Much of that disinformation emanated from Trump, who insisted that the 2020 election in Wisconsin had been stolen from him, and accused Vos and other state Republican leaders of “working hard to cover up election corruption in Wisconsin.”
Trump threatened primary challenges to Vos, Senate Majority Leader Devin LeMahieu and Senate President Chris Kapenga if they didn’t “step up and support the people who elected them” by investigating his false claims of election fraud.
When he set up the Office of Special Counsel Vos chose a controversial figure to lead it in former Supreme Court Justice Michael Gableman. Gableman had served only one term on the Court after defeating Wisconsin’s first African American Supreme Court Justice Louis Butler, using a false attack ad that Wisconsin Judicial Commission staff criticized for its “reckless disregard for the truth.”
On the court, Gableman’s strong opposition to ethics rules, and his refusal to recuse himself from cases involving donors to his campaign, made news.
When Gableman decided not to run again in 2018, Bruce Murphy of Urban Milwaukee wrote, “As one GOP insider told me, Gableman has probably gotten the message that the money won’t be there should he run for reelection. In short, even the conservative groups who helped elect him realize Gableman is too ethically stained to stand before the electorate.”
Gableman never landed the kind of high-profile job at an elite law firm typical for former members of the state’s highest court. He was vetted for a job in the Trump administration in 2017, and if he had left his post that year, it would have allowed then Gov. Scott Walker to appoint a replacement, giving another conservative justice a leg up in the next judicial election. But although colleagues on the Court spoke to FBI agents about Gableman’s qualifications for the post, he appears not to have gotten the job and did not leave office before his term expired. The conservative candidate for his seat was defeated by liberal Justice Rebecca Dallet.
Plucked from obscurity by Vos, Gableman stirred controversy in his role leading the Office of Special Counsel. He spent taxpayer funds to travel to Arizona to view the discredited Maricopa County election audit, and to South Dakota to an election conspiracy conference hosted by MyPillow executive Mike Lindell. After initially claiming that Gableman would be required to reimburse taxpayers for those trips, Vos changed his mind and let him keep the money.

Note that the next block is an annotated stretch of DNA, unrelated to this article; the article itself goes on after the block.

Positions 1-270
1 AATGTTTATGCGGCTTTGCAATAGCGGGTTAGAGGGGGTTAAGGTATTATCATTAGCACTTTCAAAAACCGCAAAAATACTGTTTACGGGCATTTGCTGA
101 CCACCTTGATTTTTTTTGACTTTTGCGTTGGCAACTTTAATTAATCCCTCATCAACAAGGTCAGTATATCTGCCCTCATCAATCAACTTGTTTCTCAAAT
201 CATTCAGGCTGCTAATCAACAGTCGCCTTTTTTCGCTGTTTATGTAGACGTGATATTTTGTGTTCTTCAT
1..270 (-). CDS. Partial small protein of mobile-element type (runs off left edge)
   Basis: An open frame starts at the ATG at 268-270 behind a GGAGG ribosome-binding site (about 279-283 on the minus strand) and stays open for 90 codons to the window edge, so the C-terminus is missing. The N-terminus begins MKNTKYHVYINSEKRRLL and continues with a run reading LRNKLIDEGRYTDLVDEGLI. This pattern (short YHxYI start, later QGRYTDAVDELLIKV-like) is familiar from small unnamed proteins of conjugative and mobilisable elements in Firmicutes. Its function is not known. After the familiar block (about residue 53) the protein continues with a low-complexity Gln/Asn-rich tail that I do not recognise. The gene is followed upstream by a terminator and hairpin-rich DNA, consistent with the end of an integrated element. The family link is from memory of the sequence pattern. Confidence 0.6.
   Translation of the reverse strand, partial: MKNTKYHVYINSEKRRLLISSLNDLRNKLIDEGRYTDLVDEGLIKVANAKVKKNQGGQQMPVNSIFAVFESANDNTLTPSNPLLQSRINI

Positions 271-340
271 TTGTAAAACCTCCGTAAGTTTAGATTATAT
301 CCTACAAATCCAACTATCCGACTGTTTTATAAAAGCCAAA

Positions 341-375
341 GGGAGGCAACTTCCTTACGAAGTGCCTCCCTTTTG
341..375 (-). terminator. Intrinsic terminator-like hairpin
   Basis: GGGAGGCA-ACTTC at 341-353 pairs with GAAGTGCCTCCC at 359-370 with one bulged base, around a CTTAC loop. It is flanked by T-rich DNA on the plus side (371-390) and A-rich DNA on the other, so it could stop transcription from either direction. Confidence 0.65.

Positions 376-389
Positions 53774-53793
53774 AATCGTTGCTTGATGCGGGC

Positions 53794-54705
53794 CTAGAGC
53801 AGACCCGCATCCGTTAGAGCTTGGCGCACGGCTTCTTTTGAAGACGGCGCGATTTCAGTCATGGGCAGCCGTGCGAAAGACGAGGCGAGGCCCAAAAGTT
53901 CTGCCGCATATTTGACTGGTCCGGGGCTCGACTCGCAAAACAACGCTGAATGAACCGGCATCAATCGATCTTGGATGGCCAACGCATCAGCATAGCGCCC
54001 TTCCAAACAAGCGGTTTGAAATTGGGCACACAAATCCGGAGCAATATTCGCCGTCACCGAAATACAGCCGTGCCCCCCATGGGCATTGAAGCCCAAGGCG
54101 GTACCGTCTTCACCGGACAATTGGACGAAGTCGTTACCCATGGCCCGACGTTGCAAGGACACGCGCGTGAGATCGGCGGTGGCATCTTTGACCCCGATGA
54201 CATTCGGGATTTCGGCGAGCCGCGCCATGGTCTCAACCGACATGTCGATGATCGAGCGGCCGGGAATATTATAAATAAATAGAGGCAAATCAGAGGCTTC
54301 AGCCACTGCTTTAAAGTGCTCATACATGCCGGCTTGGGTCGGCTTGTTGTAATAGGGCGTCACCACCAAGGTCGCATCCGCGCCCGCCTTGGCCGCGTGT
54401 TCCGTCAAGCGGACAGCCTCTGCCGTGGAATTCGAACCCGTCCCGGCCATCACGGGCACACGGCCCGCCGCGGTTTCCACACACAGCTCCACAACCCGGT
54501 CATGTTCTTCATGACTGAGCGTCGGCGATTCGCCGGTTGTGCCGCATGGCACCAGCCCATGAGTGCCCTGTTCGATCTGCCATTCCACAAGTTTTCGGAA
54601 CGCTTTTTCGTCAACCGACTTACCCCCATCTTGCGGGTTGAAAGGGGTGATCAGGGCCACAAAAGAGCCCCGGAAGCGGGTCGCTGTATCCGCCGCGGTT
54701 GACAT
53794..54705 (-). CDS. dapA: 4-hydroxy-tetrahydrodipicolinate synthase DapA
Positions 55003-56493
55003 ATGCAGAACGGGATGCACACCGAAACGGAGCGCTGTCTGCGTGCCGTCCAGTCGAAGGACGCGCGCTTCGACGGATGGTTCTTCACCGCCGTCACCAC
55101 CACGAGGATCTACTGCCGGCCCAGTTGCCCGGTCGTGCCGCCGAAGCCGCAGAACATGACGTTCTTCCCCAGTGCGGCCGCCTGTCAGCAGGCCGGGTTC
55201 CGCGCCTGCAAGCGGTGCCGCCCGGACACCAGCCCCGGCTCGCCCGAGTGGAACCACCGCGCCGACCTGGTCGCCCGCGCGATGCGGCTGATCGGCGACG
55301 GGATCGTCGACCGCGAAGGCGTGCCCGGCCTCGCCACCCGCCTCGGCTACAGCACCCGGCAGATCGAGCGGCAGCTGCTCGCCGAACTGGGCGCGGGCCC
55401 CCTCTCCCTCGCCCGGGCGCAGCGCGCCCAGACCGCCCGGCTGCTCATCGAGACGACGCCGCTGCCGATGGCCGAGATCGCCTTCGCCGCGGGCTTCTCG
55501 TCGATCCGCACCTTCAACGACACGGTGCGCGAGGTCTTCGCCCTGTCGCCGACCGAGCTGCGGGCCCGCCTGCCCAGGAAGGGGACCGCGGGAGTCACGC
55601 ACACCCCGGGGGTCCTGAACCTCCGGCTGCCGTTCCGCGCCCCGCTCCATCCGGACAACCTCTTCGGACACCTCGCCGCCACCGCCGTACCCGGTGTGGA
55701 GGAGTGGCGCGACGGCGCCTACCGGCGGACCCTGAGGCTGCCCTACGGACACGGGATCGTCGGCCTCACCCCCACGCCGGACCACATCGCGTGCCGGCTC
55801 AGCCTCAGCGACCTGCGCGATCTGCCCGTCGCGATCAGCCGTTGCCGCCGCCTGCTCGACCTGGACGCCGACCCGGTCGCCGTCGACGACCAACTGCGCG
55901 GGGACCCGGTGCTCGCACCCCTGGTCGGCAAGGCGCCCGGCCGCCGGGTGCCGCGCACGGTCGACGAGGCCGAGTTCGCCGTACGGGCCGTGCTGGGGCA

Gableman made public statements disparaging the head of the Wisconsin Elections Commission, Meagan Wolfe, for how she dressed, telling talk radio host Joe Giganti, “Black dress, white pearls — I’ve seen the act, I’ve seen the show.” He was fined for “unprofessional behavior” by Judge Frank Remington for making comments caught on a courtroom microphone mocking the judge and making misogynist remarks about attorney Christa Westerberg, who was suing him on behalf of the watchdog group American Oversight, suggesting she could “come back into my chamber.”
“The circus Gableman created in the courtroom destroyed any sense of decorum and irreparably damaged the public’s perception of the judicial process,” Remington wrote.
In a statement following Gableman’s firing, state Sen. Tim Carpenter (D-Milwuakee), one of the legislators calling for an audit of the Office of Special Counsel, said a full accounting is still needed.
“Speaker Vos finally fired Michael Gableman and took the action my Democratic colleagues and I have been urging for months,” Carpenter said. “However, it is not appropriate to merely fire Michael Gableman and try to brush under the rug all that was wrong with the Office of Special Counsel. Taxpayers are still owed a full accounting of the $1.3 million this fake investigation has cost so far. We must direct the Legislative Audit Bureau to conduct an audit so legislators and the public can find out exactly what was done with taxpayer money at the OSC.”
GET THE MORNING HEADLINES DELIVERED TO YOUR INBOX
Our stories may be republished online or in print under Creative Commons license CC BY-NC-ND 4.0. We ask that you edit only for style or to shorten, provide proper attribution and link to our web site. Please see our republishing guidelines for use of photos and graphics.